The Void is the latest film from Steven Kostanski and Jeremy Gillespie, two parts of the Canadian film production group known as Astron-6. I’ll be honest in that I’ve not seen any of Astron-6’s previous work, which includes the fantastically named Manborg and the 2011 Troma co-production Father’s Day, but from what I gather the group tends to work in the no-budget 80’s throwback horror comedy arena. While The Void is certainly a throwback, which I’ll elaborate on, there is very little comedy on display here. What Kostanski and Gillespie have made is instead an inventive, enthusiastic and downright interesting nightmare.

A lot of folks get antsy about the term throwback, especially horror fans. For every Stranger Things or It Follows that are embraced with open arms for finding something interesting to do with the tropes and style of beloved 80’s horror films, there are a dozen trainwreck nostalgia cash ins that never approach the ingenuity or creativity that made those 80s horror classics worthy of remembering. The Void is a rare throwback that wears its influences on its sleeve but it thankfully never feels beholden to them.

John Carpenter’s The Thing, Clive Barker’s Hellraiser, the body horror of Cronenberg and other gooey 1980s luminaries are all clearly influences on the film but The Void, and the team behind it, have done something unique. Instead of simply aping the works that inspired the film, the film instead replicates that peculiar feeling of novelty and danger that 80s horror radiates to such great effect.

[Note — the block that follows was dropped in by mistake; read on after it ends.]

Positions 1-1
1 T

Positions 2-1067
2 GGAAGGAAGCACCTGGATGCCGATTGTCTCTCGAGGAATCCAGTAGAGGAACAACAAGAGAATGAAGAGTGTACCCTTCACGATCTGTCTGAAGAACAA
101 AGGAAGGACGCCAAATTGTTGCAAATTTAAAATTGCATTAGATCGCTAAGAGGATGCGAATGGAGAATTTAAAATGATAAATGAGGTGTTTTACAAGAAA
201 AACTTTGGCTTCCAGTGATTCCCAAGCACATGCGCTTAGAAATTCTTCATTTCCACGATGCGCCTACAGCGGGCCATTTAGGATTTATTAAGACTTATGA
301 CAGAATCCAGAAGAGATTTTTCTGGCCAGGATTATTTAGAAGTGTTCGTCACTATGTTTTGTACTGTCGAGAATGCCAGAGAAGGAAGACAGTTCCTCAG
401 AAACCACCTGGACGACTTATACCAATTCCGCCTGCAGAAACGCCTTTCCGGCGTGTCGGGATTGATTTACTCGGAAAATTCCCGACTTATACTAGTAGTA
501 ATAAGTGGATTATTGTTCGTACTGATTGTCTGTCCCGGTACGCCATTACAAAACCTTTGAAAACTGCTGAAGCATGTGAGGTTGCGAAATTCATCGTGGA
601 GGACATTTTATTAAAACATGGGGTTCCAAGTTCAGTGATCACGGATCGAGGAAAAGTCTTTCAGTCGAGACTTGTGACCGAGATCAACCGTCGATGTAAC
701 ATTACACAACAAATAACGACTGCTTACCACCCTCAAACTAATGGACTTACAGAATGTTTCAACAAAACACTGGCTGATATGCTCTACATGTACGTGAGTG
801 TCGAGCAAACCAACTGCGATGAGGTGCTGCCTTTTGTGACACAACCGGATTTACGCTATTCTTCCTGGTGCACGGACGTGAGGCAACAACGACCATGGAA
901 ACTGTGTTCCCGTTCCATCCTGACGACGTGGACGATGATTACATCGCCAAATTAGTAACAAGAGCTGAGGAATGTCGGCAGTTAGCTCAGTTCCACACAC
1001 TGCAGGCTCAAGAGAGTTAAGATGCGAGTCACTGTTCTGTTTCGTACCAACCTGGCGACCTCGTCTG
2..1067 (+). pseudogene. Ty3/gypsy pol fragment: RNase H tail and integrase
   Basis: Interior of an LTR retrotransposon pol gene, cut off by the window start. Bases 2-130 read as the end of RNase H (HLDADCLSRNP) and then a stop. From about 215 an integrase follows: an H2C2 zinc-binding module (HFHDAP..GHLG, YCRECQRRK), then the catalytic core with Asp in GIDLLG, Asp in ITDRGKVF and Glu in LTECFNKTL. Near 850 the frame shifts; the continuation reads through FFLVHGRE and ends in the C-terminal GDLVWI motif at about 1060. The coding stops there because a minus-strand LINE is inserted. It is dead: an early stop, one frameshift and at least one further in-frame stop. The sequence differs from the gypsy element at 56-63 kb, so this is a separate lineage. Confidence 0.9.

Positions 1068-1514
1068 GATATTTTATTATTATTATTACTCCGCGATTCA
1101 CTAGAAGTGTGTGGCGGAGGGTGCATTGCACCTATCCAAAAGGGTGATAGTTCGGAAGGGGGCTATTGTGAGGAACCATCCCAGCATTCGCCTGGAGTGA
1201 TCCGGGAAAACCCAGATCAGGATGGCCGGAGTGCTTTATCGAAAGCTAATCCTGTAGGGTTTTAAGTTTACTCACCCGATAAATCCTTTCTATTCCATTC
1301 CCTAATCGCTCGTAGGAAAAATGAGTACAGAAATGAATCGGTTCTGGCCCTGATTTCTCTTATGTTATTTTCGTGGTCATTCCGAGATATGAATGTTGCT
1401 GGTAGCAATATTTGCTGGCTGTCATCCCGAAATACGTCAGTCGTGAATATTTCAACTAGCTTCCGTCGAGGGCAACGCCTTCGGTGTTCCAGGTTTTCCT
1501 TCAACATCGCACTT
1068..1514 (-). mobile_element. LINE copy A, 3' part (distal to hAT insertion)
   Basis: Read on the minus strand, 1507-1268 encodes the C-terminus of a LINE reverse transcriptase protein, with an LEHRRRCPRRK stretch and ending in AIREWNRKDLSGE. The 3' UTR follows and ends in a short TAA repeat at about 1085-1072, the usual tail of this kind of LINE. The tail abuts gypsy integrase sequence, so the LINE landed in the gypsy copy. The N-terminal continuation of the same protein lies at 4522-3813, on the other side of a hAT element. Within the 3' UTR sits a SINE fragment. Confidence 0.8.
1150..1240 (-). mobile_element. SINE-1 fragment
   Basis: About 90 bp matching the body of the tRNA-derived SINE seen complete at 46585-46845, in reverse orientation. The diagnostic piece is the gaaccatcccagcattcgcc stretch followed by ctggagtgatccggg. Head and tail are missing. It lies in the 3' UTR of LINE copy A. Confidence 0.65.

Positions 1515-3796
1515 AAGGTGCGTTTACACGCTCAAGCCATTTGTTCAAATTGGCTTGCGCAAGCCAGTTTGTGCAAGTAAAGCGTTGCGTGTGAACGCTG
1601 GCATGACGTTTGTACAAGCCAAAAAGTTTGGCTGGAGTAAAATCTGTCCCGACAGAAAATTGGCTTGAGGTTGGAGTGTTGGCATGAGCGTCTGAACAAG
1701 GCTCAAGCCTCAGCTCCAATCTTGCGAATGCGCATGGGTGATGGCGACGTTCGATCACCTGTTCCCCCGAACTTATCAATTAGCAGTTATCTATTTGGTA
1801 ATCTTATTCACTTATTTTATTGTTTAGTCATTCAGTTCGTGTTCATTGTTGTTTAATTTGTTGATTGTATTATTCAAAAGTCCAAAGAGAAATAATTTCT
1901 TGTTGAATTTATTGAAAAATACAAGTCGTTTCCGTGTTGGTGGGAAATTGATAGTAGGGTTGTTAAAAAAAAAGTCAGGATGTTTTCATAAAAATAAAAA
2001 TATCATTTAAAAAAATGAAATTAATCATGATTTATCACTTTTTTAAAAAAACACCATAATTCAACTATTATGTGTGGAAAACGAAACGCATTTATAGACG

Whatever flaws the film is guilty of, they are not due to heartlessly playing the Spot-The-Movie-Reference game that so many throwback horror filmmakers fall prey to in the nostalgia driven world of Indie Horror as of late. From the get go The Void lets you know that while you might be able to identify what films the directors loved as kids, you’re not going to know where the hell this movie is going. That’s a good thing.

The film opens with two young people, a man and a woman, fleeing a desolate farmhouse in the middle of the night. An ominous black triangle hastily painted on the door to safety and freedom. The man is able to flee into the woods. The woman never even makes it off the lawn, getting a load of buckshot in her leg and unceremoniously set ablaze as she begs for her life. “He won’t get far.” says the older of her two killers. The younger one is silent. So is the lone hooded figure draped in white robes watching from the tree line, the same triangle shape where his face should be.

The young man (Evan Stern) is discovered on the side of the road by local sheriff’s deputy Dan Carter (Aaron Poole) and after initially thinking he’s just some drunk teenager, discovers that he’s wounded and rushes him to medical assistance. The closest hospital, unfortunately, is a half-burned out shell of itself and is running a shadow of a skeleton crew, consisting of a few nurses, including Dan’s estranged wife Allison (Kathleen Munroe), a senior staffer in the form of Dr. Powell (Twin Peaks’s Kenneth Walsh), and a disinterested intern Kim (Ellen Wong).